Fairway commission approves plan for ‘active adult’ apartments off SM Parkway

A developer has proposed building an apartment complex for "active adults" on the site of a vacant office building off Shawnee Mission Parkway. Above, a rendering of the project via Klover Architects.

The Fairway Planning Commission this week unanimously approved plans for a proposed $65-$70 million “active adult” apartment complex at the vacant Fairway Office Park in the 4200 block of Shawnee Mission Parkway.

At its meeting Monday night, the commission approved the project’s final development plan, site plan and plat.

What happens next: The plat will go to the city council for its consideration June 13, City Clerk Kim Young said in an email Tuesday.

  • The final site and development plans are not required to return to the council.

The project: EPC Real Estate Group is the project’s lead developer and Kansas City-based holding company Platform Ventures is the co-developer.

  • Austin Bradley, EPC’s executive vice president, said in an interview Tuesday that the apartments would range from about 700 square feet to about 1,600 square feet and have one or two bedrooms.
  • Rents would range from about $1,500 to about $3,800 a month.

When will work start? Demolition is planned to start in late summer or early fall and construction by year’s end, Bradley said. Construction is expected to take two years to complete.

  • Henry Klover, president of Klover Architects in Lenexa, made a presentation to the commission Monday on the project’s updated plans. He said he expected work to begin soon involving the project’s utilities, easements and water lines and then the permit application to be submitted within three to four weeks.

Details: According to council documents, the project’s final plan calls for 210 apartments in about 250,000 square feet, excluding parking, on 5.3 acres, with 336 parking spaces (289 in a garage and 47 surface spaces).

Amenities would include the following:

  • A club room
  • Concierge services
  • A wellness and fitness center
  • An event/display kitchen and bistro
  • A movie theater
  • A salon
  • Two outdoor courtyards with a swimming pool, outdoor kitchen, fire pits, gathering spaces and a community garden
  • A creative arts center

Some concerns addressed: Planning Commission Chair Wendy Bailey asked Klover about concerns that light from the development could shine into the backyards of nearby homes and how the project would affect area traffic, both of which the commission had discussed when it considered the project’s preliminary plan.

  • That plan included results of a short traffic study, which concluded that the project would have less traffic than the former office park on the site had. A full traffic study would take as long as a few years to conduct.
  • Klover said that, with the exception of a drive lane, “there is no lighting that would be what I would consider to be light pollution. They’re all going to be controlled; they’re not going to be shining out.” This includes lights in windows and on decks and ground lighting, he said.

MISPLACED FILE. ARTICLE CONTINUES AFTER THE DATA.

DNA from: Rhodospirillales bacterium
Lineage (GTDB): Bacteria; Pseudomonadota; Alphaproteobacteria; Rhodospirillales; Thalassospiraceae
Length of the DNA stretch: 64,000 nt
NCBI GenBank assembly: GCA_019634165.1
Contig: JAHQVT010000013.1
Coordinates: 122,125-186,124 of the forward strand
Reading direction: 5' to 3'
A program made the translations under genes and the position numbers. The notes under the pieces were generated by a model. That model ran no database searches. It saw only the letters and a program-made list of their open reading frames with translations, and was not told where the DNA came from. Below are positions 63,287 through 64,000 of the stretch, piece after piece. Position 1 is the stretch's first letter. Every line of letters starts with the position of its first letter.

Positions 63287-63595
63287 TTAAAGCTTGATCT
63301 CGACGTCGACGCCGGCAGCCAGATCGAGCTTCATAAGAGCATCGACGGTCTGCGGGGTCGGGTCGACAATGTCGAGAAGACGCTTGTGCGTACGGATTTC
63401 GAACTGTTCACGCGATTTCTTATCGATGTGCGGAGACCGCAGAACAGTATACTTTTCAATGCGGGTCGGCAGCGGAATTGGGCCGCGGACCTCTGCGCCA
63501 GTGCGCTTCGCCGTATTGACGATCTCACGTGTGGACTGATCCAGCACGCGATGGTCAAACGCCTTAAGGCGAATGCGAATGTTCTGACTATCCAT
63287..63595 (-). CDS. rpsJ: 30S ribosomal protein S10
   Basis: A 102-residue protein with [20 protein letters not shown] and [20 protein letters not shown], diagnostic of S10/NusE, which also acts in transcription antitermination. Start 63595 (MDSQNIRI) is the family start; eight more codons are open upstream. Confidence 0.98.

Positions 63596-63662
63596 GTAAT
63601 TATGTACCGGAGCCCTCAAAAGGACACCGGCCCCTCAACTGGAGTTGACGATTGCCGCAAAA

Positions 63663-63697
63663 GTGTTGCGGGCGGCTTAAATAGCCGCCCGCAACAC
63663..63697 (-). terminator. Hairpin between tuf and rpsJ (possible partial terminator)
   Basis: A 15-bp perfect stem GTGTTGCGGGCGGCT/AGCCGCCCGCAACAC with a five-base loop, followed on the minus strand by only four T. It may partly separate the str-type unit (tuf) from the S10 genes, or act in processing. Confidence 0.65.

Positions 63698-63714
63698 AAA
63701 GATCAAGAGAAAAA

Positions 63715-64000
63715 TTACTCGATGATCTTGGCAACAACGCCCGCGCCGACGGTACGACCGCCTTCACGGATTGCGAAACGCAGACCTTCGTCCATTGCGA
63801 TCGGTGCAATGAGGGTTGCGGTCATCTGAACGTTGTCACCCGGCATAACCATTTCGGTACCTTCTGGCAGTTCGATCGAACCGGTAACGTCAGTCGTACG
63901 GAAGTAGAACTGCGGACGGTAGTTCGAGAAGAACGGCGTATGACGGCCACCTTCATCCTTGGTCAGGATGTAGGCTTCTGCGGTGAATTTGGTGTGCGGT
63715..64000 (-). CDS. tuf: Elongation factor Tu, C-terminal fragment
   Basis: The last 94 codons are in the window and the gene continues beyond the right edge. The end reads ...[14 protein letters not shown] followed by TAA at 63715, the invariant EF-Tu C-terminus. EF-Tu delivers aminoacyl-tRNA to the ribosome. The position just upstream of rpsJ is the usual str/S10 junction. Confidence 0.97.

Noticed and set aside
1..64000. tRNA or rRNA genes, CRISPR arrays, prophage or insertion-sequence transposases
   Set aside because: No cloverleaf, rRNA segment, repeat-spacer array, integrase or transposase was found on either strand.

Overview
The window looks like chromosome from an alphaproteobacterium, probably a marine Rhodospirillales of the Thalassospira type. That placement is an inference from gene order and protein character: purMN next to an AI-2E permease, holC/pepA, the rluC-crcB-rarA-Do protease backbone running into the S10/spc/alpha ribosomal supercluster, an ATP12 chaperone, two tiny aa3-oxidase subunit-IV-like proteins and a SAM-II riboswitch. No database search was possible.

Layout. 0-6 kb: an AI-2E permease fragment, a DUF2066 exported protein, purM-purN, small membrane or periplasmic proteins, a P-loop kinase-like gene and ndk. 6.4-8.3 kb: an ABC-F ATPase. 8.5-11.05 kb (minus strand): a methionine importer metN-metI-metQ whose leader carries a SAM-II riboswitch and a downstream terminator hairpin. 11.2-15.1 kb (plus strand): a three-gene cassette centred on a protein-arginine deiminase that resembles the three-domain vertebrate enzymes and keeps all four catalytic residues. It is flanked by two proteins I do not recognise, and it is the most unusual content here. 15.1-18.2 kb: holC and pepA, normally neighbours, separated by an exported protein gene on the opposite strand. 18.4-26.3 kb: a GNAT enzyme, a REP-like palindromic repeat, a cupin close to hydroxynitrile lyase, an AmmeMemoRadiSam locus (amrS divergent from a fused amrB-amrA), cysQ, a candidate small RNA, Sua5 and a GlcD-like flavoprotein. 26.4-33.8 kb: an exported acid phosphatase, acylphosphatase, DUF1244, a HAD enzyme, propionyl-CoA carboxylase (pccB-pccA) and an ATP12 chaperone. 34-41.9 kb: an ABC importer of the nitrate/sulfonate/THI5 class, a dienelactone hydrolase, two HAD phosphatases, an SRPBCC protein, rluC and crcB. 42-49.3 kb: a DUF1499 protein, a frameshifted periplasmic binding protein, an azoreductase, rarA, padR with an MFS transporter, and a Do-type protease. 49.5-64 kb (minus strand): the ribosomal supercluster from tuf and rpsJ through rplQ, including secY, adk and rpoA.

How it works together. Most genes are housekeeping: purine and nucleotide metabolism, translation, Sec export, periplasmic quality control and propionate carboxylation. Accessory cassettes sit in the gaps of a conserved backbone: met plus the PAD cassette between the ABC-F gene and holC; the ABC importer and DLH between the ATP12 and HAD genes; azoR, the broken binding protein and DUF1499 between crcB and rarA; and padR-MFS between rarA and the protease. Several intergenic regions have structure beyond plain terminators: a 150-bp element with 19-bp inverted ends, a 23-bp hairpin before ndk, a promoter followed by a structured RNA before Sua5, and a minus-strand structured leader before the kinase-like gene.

Public incentives: The council approved a tax-increment financing district for the project last November.

  • In March, the council passed an ordinance (on p. 72 of this linked document) by a 6-2 vote adopting a redevelopment plan and approving a redevelopment agreement for the project. A two-thirds vote, or supermajority, was required to pass the ordinance.
  • The council also approved a resolution by a 6-2 vote to issue up to $27 million in industrial revenue bonds for the project.
  • The bonds exempt the developer from paying sales tax on building materials, furniture, fixtures and equipment, a representative with the city’s bond counsel said. The city is not liable for payment of the bonds, and their issuance does not affect the city’s credit rating.
  • Bradley told the Shawnee Mission Post in March that the 20-year value of TIF the city granted the developers was capped at $10 million, about $7.5 million of which would pay for a parking garage.

TIF is a public financing tool through which a private developer of a blighted property is reimbursed for eligible development and infrastructure costs using the increment of new property or sales tax revenue generated by the development.

In determining whether to grant TIF, consideration is given to whether a development would be financially feasible without TIF.

Demand? The developers hired a Texas-based consulting company to do a market study, which determined a greater demand existed for larger units than for studio apartments.

  • Bradley also said in March that the development team had done market studies up to 10 miles from the project site and concluded the area has a “significant population that’s aging.” The project would give those residents 55 and older who want to stay in Fairway a place to rent, he said.

Return for TIF: The city said in March that in return for TIF and industrial revenue bonds, the developers would pay the community more than $3.1 million over 20 years, excluding payments for possible traffic improvements, as follows:

  • Pay the city more than $2.7 million to enhance public safety.
  • Pay the city up to $100,000 for administrative costs.
  • Pay Consolidated Fire District #2 about $200,000 in fees for additional fire and safety needs.
  • Pay the Shawnee Indian Mission Foundation at least $5,000 a year.
  • Pay up to $500,000 for unanticipated traffic improvements identified within the first two years.

Jerry LaMartina is a freelance journalist who contributes frequently to the Shawnee Mission Post and other Kansas City-area publications. He can be reached at lamartina.jerry@gmail.com.